Over the weekend, China’s army, navy, and air force conducted a wide range of naval exercises in the Yellow Sea, close to North Korea.
These drills, which happened Aug. 4 through Aug. 8, took place only days after North Korea launched a missile reportedly capable of hitting most of the continental U.S. As such, the drills appear to not only be about training but about warning other nations. If war breaks out on the Korean Peninsula, China has the capability to intervene.
Underscoring the seriousness of the situation, People’s Liberation Army Navy (PLAN) commander Vice Admiral Shen Jinglong and other senior flag officers were there to observe the exercise, which took place over an area of 15,000 square miles.
According to the Xinhua News Agency, the exercises involved joint operations with thousands of troops and dozens of warships, including Type 039A attack submarines, Type 052D guided missile destroyers, and anti-submarine aircraft.
The breadth of Chinese naval capability was displayed with demonstrations of aerial interception and combat, missile defence, amphibious landings, and anti-submarine warfare. The PLAN also fired dozens of missiles, including HQ-16 surface-to-air missiles and YJ-83 anti-ship missiles.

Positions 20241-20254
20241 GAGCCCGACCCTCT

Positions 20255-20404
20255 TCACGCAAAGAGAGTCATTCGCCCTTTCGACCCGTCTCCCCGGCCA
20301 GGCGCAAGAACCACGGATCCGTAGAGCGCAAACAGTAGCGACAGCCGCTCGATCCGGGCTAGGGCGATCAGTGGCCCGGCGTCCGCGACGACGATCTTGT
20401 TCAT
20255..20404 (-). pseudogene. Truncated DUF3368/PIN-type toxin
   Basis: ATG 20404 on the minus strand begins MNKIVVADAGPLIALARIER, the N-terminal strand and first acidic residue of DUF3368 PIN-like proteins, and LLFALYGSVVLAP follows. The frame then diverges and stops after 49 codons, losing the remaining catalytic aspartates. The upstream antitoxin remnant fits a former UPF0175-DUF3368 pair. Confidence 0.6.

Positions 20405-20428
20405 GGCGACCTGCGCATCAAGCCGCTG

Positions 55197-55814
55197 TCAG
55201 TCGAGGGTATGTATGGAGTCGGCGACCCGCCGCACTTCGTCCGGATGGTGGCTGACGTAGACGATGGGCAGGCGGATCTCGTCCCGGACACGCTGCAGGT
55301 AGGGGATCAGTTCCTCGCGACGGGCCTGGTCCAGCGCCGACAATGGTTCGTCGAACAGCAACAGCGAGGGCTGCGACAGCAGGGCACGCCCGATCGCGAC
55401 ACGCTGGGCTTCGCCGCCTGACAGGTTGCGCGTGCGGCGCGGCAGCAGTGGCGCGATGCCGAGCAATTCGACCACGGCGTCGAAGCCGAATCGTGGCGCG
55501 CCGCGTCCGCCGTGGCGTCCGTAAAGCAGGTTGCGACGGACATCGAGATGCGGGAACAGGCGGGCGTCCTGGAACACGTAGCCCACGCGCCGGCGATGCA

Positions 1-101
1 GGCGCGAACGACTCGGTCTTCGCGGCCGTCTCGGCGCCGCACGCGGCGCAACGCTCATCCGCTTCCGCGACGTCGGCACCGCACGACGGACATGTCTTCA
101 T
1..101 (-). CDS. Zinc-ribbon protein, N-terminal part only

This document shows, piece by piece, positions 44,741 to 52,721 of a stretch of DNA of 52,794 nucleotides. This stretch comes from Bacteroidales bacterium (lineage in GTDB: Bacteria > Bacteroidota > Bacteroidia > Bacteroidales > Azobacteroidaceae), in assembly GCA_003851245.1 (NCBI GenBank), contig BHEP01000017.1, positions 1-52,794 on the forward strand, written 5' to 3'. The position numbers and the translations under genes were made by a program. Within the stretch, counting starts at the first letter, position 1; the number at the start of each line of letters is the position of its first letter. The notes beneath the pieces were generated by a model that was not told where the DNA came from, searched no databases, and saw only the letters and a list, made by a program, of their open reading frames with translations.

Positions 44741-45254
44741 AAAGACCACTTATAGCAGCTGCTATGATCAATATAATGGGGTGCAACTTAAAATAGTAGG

While Chinese diplomats have called upon Washington and Pyongyang to tone down the rhetoric and open negotiations, it clearly is taking serious preparations for how tensions have spiked in the region.
Since June, the PLA has begun to fortify the Sino-Korean border with nuclear-biological-chemical protected bunkers, as part of a broader preparation for contingencies that could range from conflict to refugee flows. The exercises are a reminder that China’s military modernization is changing not just its capacity for global power projection, but also regional influence and capability in its near-abroad.